With scientific support from the Austrian Research Institute for Chemistry and Technology (ofi), an Austrian consortium consisting of ANDRITZ, Polytechnik Feuerungsanlagen GmbH and Wild & Partner is developing a new process to heat treat biomass in order to optimize its chemical and physical characteristics.
Torrefaction (from Latin “torrere” to roast, parch) denotes a thermochemical process during which a pyrolytic decomposition of the raw material takes place at relatively low temperatures between 250 and 300 °C in the absence of air. Biomass consists mainly of water, cellulose, hemicellulose and lignin. During torrefaction low-energy biomass components enter the gas stage. At first water is driven off, then hemicellulose decomposes, as does lignin to some extent.
The aim is to increase energy density with respect to mass and volume, and thus the calorific value of the raw material. The mass is reduced by about 70% whereas 90% of the calorific value is retained within the solid substance. The energy density of torrefied pellets comes to 15-18 GJ/m3 (conventional wood pellets 11 GJ/m3), and the calorific value can be increased by up to 20%. Apart from that they have further advantages.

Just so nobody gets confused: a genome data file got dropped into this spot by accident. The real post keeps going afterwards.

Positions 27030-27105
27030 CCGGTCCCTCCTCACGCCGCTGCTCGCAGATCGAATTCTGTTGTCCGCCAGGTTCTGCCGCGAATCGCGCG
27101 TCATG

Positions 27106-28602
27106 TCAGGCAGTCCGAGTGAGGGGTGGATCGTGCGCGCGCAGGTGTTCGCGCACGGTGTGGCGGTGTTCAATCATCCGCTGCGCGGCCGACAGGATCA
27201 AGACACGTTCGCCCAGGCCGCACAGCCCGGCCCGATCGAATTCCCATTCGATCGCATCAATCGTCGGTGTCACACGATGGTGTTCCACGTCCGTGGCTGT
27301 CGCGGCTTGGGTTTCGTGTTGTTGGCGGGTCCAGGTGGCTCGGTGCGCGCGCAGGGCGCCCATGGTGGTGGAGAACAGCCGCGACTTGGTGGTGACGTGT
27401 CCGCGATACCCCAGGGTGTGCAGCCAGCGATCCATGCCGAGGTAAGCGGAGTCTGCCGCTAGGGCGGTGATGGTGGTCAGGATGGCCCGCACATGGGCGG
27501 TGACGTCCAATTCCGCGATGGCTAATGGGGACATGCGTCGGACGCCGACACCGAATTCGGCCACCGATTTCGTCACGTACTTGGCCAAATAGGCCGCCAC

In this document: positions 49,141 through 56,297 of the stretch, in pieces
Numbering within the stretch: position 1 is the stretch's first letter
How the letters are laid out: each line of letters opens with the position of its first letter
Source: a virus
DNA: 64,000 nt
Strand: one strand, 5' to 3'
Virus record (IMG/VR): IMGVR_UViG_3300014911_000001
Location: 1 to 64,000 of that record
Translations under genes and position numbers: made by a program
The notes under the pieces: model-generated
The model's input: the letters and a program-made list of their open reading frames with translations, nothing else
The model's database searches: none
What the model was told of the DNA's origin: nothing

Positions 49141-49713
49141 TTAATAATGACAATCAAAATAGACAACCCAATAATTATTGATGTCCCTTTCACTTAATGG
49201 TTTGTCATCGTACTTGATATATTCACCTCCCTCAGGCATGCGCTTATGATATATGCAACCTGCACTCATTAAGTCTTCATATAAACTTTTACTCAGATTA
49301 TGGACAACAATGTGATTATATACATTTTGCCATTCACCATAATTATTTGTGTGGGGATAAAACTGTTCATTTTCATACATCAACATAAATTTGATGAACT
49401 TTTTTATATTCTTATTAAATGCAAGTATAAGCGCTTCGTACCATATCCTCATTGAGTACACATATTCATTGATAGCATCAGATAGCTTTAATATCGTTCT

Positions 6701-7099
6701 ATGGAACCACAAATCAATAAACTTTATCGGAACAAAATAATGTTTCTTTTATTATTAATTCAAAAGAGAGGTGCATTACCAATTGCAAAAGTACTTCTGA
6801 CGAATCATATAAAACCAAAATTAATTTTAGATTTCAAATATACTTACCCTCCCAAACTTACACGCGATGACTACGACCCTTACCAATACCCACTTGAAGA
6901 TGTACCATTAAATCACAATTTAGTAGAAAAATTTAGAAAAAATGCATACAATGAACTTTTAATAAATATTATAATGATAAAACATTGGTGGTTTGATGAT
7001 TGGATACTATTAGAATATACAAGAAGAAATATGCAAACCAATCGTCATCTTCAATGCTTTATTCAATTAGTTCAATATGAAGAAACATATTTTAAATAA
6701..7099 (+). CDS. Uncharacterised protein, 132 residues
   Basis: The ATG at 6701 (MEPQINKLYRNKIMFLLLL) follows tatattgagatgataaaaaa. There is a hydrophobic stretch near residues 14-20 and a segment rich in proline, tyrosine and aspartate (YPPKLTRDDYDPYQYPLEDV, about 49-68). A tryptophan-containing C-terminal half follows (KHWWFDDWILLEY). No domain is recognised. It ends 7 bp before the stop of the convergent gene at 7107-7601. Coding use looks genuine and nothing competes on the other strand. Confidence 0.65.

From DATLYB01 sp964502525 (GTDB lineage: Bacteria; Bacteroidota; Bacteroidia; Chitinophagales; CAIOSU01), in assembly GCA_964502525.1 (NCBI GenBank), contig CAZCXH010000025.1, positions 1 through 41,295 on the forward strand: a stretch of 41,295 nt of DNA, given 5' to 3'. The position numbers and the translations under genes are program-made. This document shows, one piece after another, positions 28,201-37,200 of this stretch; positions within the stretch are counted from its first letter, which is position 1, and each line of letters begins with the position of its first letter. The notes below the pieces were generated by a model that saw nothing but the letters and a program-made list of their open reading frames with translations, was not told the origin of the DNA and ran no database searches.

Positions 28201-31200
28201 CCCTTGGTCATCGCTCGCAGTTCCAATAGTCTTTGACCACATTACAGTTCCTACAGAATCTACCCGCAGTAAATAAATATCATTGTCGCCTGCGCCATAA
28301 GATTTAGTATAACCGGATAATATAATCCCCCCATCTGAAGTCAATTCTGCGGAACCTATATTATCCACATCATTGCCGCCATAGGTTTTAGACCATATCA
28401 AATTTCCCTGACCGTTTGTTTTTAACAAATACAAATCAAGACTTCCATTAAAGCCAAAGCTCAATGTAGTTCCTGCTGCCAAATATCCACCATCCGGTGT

Advantages of Torrefied Pellets
- high energy density
- improved calorific value
- improved combustion characteristics
- lower biological activity
- good grindability, which reduces energy consumption in processing
- improved resistance to weathering permits open-air storage
Due to their high energy density and storability, transporting torrefied pellets even over long distances is more economical than with conventional pellets. Torrefied pellets therefore have the potential to be marketed worldwide as a mass-produced commodity for industrial applications.
Technically, torrefied biomass could be used where today coal or conventional pellets are utilised (industrial boilers, steelworks, agriculture). This innovative product is primarily suitable as a substitute for coal and could contribute considerably to a reduction of fossil CO2 emissions when used as a supplementary fuel in coal power stations.
Following successful basic research, the project team was able to start test operating the first ACB (Accelerated Carbonized Biomass) pilot plant with a capacity of 1 t/h in Frohnleiten (Steiermark, Austria) in 2011.